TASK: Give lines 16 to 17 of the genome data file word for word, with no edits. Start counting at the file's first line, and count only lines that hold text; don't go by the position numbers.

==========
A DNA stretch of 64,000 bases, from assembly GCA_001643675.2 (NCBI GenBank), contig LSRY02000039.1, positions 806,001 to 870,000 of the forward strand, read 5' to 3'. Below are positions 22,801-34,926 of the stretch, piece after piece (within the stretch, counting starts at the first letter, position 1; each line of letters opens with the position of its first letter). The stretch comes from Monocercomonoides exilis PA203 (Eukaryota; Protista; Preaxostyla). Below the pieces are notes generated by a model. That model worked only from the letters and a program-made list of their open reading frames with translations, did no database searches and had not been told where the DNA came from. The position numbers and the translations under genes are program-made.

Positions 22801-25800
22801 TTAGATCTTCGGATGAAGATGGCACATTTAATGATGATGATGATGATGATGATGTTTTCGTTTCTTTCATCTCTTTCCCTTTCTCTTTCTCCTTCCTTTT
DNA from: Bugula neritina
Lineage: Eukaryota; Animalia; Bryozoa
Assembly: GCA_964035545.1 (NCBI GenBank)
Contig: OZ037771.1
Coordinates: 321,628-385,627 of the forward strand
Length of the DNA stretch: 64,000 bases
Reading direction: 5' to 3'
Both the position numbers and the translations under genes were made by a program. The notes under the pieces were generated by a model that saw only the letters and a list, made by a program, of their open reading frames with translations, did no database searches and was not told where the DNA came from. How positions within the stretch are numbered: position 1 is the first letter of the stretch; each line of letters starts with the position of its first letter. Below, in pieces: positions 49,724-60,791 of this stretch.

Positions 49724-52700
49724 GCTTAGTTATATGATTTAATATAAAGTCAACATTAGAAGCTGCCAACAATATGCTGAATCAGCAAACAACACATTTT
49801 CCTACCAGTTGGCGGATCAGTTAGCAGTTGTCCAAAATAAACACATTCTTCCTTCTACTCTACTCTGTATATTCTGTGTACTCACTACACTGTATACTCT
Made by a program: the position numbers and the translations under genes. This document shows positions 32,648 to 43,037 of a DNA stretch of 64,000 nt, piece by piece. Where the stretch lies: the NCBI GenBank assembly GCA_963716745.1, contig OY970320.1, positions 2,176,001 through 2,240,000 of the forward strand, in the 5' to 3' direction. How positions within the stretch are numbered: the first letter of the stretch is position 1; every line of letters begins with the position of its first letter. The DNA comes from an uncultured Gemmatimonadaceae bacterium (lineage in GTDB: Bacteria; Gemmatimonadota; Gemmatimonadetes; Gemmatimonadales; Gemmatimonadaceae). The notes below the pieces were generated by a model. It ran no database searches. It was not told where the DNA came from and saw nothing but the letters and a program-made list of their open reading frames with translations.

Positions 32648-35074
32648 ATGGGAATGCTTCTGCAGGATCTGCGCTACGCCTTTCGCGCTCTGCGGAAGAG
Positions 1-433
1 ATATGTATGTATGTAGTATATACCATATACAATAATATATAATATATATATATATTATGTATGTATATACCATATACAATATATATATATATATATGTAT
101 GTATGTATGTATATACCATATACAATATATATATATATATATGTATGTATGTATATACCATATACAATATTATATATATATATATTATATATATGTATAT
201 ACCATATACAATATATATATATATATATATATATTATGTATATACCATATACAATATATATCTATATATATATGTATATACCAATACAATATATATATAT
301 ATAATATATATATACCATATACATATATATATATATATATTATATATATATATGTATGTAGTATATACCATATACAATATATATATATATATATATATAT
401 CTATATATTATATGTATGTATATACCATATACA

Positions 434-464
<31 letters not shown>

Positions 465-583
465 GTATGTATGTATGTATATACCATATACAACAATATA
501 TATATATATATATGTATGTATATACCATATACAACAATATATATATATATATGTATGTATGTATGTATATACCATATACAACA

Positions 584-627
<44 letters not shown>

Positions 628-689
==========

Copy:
Positions 32648-35074
32648 ATGGGAATGCTTCTGCAGGATCTGCGCTACGCCTTTCGCGCTCTGCGGAAGAG